At 1 am on the 13th of February the village of Beit Ummar was invaded by Israeli soldiers and put under military curfew. Over 40 people were arrested as the area was declared a closed military zone. The press were turned away at the gate and those who found another way in were escorted out by the Army. The military divided the area into four parts and refused ambulances to pass between the zones. Bulldozers were brought in in the morning and demolished a shop and a water utility building.
International Human Rights Workers (HRWs) found their way into the village between 9 and 10 am. HRWs witnessed systematic house searches and arrests of any young person found on the street. Tear gas, sound grenades and rubber bullets were used against the youth as well as live ammunition. It was clear that the people of the village were not going to submit without a fight and many children were throwing stones as well as breaking curfew to come out onto the streets.
Altogether there were six international HRWs in the village, one already being stationed there before the curfew took hold. After a couple of hours filming the soldiers performing house searches all six internationals were removed from the village by the military.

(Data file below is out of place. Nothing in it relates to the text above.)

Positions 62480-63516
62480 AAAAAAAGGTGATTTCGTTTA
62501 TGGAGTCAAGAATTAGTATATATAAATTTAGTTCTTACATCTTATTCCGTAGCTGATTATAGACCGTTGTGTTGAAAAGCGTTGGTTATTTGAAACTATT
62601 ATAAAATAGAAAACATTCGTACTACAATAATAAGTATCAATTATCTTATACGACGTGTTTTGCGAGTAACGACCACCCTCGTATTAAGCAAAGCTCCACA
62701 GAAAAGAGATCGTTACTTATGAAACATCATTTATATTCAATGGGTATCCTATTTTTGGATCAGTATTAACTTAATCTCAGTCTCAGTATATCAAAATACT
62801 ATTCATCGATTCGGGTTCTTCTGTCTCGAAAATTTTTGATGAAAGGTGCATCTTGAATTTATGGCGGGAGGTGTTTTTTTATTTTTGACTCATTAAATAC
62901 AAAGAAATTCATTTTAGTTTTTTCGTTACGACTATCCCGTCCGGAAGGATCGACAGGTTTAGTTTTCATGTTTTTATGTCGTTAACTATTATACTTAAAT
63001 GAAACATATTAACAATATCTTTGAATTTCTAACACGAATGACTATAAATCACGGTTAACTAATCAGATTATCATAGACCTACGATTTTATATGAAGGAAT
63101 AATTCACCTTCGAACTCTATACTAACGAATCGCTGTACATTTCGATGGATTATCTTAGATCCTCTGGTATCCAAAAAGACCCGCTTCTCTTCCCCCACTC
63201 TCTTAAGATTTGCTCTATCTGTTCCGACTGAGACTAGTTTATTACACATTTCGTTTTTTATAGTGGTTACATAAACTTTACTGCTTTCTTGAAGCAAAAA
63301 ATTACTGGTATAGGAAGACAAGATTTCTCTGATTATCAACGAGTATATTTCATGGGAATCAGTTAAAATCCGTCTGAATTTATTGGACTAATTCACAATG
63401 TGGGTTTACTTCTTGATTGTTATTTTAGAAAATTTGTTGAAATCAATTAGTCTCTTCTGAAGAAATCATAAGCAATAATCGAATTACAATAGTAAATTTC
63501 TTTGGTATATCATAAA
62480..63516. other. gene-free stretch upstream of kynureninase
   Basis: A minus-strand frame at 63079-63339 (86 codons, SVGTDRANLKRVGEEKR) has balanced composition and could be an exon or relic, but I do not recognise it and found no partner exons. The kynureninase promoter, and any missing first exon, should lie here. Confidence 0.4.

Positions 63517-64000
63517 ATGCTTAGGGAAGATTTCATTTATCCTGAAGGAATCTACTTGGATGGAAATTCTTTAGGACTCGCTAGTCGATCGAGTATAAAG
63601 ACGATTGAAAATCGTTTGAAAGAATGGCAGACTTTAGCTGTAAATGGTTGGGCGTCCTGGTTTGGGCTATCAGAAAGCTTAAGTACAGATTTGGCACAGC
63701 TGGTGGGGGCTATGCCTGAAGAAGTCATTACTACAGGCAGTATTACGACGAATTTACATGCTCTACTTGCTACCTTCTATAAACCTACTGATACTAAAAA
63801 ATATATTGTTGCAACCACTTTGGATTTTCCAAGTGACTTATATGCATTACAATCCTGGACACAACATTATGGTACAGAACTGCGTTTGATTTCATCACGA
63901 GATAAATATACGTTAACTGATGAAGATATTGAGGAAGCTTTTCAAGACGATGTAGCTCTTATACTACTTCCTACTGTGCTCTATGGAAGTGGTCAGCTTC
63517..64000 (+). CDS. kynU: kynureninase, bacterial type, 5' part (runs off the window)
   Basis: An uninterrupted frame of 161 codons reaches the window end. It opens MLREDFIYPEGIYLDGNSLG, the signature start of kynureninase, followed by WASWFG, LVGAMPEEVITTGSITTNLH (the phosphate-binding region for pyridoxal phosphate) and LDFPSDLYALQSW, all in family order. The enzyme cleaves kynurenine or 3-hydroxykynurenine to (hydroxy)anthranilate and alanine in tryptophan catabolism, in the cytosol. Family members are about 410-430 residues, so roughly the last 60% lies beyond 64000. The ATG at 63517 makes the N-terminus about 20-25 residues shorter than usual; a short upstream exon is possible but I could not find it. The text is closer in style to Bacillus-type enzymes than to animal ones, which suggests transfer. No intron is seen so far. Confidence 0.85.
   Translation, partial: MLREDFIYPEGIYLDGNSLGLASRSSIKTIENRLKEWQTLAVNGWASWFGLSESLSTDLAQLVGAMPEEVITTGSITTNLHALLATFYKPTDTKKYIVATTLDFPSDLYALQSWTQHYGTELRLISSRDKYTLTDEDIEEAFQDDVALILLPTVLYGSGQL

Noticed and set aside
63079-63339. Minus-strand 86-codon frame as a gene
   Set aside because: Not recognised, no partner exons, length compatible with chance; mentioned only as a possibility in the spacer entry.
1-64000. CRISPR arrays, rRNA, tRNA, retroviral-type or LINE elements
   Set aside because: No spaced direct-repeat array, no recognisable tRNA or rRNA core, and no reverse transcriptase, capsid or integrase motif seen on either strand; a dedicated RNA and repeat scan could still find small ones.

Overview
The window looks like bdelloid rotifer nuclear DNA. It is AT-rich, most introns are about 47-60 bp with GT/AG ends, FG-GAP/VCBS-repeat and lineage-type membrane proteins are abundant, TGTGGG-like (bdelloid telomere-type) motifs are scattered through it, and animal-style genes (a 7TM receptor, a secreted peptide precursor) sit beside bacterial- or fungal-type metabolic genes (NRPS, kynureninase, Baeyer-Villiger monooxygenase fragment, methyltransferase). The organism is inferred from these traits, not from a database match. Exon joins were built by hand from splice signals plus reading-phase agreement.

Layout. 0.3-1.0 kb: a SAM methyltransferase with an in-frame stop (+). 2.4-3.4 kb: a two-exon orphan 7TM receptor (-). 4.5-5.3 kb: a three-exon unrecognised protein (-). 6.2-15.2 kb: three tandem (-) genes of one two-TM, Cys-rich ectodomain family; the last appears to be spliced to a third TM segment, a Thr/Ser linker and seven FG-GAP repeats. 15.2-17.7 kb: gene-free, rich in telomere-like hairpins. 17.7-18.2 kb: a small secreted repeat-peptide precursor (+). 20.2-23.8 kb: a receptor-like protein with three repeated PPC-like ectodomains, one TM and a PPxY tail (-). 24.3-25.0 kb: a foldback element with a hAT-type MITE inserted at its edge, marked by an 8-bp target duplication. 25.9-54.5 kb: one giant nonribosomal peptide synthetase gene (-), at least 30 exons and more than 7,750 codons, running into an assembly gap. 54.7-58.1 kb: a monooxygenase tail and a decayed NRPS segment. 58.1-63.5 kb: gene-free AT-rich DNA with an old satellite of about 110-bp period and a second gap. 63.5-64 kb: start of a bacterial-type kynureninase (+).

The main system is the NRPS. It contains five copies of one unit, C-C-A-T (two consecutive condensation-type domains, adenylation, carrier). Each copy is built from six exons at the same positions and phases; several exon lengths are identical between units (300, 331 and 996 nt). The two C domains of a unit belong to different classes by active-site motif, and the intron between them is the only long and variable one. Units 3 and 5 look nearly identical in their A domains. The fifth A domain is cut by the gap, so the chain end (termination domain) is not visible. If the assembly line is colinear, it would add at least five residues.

When asked about the reason for the invasion the commander told the HRWs that it was because of the violence that has recently broken out in the village against the Army, when pushed as to what this violence entails he admitted that it meant children throwing stones.
In recent weeks Beit Ummar has hosted a spate of non violent actions including tree planting on Palestinian land near the buffer zone of the settlement. But the Army has responded by shooting two boys before the invasion. They were shot in the legs and then arrested and taken inside the settlement. They have not been seen since.